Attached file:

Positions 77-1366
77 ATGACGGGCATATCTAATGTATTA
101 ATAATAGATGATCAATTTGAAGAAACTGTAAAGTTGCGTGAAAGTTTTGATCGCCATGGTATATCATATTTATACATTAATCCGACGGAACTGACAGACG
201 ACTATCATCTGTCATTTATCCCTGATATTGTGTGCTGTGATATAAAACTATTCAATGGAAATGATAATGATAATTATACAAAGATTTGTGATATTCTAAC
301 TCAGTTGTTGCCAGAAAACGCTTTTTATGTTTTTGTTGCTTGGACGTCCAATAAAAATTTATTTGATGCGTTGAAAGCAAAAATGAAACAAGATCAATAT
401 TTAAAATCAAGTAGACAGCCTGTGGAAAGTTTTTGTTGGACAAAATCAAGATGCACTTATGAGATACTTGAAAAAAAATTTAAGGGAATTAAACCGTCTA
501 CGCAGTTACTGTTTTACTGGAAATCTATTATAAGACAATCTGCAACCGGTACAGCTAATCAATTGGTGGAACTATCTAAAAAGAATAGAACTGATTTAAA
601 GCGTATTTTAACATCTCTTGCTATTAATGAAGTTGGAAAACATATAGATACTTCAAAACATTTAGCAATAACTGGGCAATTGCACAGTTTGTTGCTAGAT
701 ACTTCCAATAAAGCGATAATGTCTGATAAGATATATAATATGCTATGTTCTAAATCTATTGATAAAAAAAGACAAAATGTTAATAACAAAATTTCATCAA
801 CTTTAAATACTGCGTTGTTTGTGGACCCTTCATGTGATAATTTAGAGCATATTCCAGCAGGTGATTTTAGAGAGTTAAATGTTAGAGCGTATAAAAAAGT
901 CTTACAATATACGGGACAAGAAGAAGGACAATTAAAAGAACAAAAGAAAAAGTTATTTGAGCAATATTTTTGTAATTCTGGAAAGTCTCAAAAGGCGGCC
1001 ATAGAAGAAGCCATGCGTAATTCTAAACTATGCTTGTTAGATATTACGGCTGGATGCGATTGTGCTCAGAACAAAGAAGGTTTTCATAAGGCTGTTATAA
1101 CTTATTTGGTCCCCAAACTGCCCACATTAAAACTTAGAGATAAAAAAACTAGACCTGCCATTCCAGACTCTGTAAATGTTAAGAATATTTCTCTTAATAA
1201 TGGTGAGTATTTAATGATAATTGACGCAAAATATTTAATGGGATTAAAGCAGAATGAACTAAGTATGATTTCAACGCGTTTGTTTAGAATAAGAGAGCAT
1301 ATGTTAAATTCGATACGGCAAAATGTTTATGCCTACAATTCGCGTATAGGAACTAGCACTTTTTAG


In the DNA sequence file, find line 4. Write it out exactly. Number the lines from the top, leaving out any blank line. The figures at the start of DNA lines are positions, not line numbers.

201 ACTATCATCTGTCATTTATCCCTGATATTGTGTGCTGTGATATAAAACTATTCAATGGAAATGATAATGATAATTATACAAAGATTTGTGATATTCTAAC